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$75 Million Claw Back at Wells Fargo

April 10, 2017

[Photo: Wells Fargo Ex-CEO John Stumpf]


Former Wells Fargo CEO John Stumpf and former head of the bank’s retail division, Carrie Tolstedt took a combined retirement haircut of more than $75 million, following the release of a long-awaiting internal report by the bank’s board of directors.  


  • John Stumpf will forgo $28 million of his 2015 bonus that was paid in March 2016.
  • Carrie Tolstedt was retroactively terminated for cause, and will forfeit $47.3 million in outstanding stock options.


The 110-page report contained the findings of an investigation carried out by a special board committee headed by Wells Fargo Chairman Stephen Sanger and 3 other independent directors. Shearman & Sterling assisted. Most of the blame for the sales scandal was directed at Ms. Tolstedt and her team. Among other things, they were accused of cultivating a bank culture that led to the sales scandal, and they ignored the systemic nature of the problem.


Tolstedt was further accused of obstructing the board’s efforts to get to the bottom of what was going on. She reportedly hid the scale of the misconduct from the board, which only discovered that 5,300 staff had been fired for opening more than 2 million unauthorized accounts when the bank reached a $185 million settlement with regulators in September last year.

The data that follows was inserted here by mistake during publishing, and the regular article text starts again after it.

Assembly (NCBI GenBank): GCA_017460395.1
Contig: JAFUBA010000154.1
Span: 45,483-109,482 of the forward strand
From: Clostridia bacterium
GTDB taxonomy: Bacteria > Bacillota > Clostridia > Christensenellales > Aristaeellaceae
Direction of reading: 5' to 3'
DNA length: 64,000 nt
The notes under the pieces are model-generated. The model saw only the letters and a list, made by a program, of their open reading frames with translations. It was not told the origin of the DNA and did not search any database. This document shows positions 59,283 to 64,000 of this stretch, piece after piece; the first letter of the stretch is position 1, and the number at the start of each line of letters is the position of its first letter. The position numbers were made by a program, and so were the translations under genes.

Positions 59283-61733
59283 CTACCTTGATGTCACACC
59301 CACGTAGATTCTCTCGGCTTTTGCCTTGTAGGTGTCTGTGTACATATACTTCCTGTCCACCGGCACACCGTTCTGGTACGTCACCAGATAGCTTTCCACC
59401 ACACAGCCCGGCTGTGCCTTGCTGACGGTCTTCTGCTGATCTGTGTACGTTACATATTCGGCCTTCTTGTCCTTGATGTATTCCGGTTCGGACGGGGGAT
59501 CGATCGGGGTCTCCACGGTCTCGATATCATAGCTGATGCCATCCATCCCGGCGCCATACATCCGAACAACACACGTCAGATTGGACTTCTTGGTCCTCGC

"Even when challenged by their regional leaders, the senior leadership of the Community Bank failed to appreciate or accept that their sales goals were too high and becoming increasingly untenable."


"It was convenient instead to blame the problem of low quality and unauthorized accounts and other employee misconduct on individual wrongdoers."


"Effect was confused with cause. When Wells Fargo did identify misconduct, its solution generally was to terminate the offending employee without considering causes for the offending conduct or determining whether there were responsible individuals who, while they might not have directed the specific misconduct, contributed to the environment that increased the chances of its occurrence."


The report was also critical of Stumpf, who was described as blinded by Wells Fargo’s cross-selling success and his refusal to believe that the model was seriously impaired. Stumpf went so far as to describe Tolstedt as “the best banker in America.”


TIM SLOAN UNSCATHED.    Tim Sloan, who succeeded Stumpf as CEO, is described in the report as having little contact with sales practices at the bank before becoming COO and Tolstedt’s boss in November 2015. Six months later he told her to step aside.